There’s been no shortage of gaming content on this blog in the past few years. We’ve written about interesting gaming startups and websites that help you organize practice matches with teams of equal skill, and we’ve written detailed beginner’s guides to the esports and gaming industries, just in case you might want to dive in one of the world’s fastest-growing markets.
But it all started back in 2016 with one of the coolest projects in the CEE region, the Good Game charity esport tournament. We’ve already written about the tournament and all the cool stuff it represents, but I’ve decided that it’s time to revisit the GG project two years later and check up on the things that have happened since the last time we talked with the team.
Good Game is, in essence, a business to business project that aims to connect employees of tech companies through the joy and wonder of gaming. It’s an esport tournament, but it doesn’t revolve around professional teams and players, but rather gives the opportunity for companies to create teams from their own employees and dish it out against other tech companies from the region.
The first Good Game was held in Zagreb in 2016, and the project has come a long way since. You see, what started as an experiment to see whether companies would like to network and compete in games grew to a tournament that has everything you might ask for: good CS:GO, good food and drinks, an indie expo exhibition and smaller tournaments in other games. As far as we can tell, this year’s Good Game will probably be the best that ever was.
Good Game has shown steady growth in the last two years, and that is perhaps best shown through the difference in size between the first and second editions in Zagreb, Croatia. While the first tournament had its share of hiccups, most of them were fixed and improved upon for the second edition of the tournament. This meant that the last year’s edition was held across two days, with more stuff to do and more teams.
One thing did remain the same, though: the winners. The Rimac Automobili team won the tournament for the second year in a row, edging out Nanobit in a thrilling final.
This year, a lot of things changed. To start off easy, Good Game presented itself at the biggest regional gaming trade show, the Reboot InfoGamer with their own booth, thus bringing them closer to the community. That was the first step to building this years’ tournament that is shaping up to be insane by any and all standards. There will be more teams than ever before, competing in the largest venue Good Game has seen. With more than 3000 square meters of space to accommodate teams, spectators and visitors of the expo part, this event will certainly have a lot of space to go around in.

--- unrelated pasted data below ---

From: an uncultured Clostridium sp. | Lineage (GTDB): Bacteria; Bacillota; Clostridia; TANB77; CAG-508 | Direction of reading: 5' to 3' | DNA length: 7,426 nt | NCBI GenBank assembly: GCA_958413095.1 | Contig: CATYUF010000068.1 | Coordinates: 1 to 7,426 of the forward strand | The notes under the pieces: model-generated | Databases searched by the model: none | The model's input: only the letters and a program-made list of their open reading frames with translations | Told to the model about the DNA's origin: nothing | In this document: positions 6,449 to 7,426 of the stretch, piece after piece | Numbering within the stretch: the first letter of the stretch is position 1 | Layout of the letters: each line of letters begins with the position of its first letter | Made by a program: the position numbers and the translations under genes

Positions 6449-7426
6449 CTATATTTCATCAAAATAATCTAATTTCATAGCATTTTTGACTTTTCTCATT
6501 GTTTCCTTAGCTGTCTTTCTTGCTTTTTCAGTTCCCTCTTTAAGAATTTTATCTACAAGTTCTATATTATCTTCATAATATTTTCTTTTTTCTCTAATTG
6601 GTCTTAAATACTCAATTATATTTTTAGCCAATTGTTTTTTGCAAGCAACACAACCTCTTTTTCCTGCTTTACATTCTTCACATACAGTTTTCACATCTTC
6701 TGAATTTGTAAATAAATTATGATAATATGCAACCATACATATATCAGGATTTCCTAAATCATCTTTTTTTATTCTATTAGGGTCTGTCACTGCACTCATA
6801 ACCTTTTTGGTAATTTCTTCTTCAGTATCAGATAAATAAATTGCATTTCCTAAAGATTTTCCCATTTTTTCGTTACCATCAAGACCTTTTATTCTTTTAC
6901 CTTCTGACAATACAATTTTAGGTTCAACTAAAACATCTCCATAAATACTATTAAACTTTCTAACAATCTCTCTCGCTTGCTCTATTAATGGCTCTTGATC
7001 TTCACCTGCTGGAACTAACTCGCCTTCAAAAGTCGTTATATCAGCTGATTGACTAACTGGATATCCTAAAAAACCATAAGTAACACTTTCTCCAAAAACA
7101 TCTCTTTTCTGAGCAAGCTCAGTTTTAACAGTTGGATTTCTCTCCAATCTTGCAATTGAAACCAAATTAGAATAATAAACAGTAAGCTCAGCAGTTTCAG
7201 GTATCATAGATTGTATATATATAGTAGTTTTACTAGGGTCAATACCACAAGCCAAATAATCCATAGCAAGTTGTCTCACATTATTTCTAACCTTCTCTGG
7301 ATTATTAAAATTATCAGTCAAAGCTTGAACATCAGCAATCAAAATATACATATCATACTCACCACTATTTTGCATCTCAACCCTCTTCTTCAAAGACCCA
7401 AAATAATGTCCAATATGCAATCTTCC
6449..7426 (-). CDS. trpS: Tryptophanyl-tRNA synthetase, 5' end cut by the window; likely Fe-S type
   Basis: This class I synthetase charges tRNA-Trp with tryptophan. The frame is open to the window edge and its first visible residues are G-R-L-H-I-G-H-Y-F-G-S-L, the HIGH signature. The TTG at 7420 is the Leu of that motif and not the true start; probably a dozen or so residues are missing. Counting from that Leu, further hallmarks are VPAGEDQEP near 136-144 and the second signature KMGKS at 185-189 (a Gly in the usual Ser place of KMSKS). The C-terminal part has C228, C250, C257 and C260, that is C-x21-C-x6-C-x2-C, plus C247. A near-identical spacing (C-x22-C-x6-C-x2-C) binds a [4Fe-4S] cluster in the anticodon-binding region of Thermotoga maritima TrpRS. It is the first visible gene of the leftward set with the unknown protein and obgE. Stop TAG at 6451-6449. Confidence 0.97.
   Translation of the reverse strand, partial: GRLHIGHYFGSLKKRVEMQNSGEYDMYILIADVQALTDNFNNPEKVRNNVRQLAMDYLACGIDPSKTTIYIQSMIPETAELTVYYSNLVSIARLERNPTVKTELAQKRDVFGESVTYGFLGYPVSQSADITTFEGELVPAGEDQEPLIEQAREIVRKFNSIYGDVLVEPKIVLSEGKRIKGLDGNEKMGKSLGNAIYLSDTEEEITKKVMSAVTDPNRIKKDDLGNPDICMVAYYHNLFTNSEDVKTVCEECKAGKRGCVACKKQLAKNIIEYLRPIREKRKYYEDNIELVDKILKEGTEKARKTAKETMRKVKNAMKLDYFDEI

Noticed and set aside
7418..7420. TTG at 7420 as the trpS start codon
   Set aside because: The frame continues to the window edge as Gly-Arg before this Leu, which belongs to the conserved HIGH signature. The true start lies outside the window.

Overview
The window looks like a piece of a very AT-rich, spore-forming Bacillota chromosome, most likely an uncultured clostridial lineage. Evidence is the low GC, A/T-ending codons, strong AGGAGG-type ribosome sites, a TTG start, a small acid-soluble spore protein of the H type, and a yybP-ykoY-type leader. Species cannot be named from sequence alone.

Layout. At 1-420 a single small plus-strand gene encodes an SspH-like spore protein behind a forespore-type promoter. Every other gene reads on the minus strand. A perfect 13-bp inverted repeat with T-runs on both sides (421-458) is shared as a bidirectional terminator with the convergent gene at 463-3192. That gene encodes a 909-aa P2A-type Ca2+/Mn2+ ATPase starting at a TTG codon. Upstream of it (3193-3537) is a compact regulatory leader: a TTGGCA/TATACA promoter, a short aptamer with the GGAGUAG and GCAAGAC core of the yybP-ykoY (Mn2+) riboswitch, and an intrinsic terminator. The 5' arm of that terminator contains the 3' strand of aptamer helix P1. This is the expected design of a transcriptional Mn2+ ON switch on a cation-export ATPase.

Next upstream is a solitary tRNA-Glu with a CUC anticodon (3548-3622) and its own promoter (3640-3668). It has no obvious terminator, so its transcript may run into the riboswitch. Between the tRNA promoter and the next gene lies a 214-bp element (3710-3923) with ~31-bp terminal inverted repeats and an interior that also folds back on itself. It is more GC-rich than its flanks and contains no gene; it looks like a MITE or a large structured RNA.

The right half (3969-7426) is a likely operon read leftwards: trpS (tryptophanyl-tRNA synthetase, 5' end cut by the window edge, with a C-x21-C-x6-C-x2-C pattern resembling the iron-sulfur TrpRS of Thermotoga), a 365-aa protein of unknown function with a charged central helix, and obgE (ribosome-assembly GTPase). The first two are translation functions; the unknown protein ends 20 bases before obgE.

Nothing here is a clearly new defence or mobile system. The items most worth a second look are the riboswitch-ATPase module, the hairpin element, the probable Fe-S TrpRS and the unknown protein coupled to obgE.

To fill out all the space, the team behind Good Game decided to grow the side tournaments and will present awards and competitions in Rocket League, Overwatch and PES for all of the spectators and visitors – free of charge. The admission fees from this years’ tournament will stop being donations and will instead become investments. This way, the tech community that participates in the Good Game tournament will play an active role in the development of local businesses, instead of just giving money to a certain charity or organization.
The money will be invested in a company that remains to be chosen through an entirely new event planned for the future, where we will see who gets the money to change the world for the better. Good Game also continues the tradition of intro parties, but ups the game by announcing a big closing party for the second day of the tournament.
All things considered, this year will certainly be a turning point for the Good Game project, and we hope that the idea of B2B gaming events spreads out more and begins to be the go-to choice for all companies, not just tech ones.
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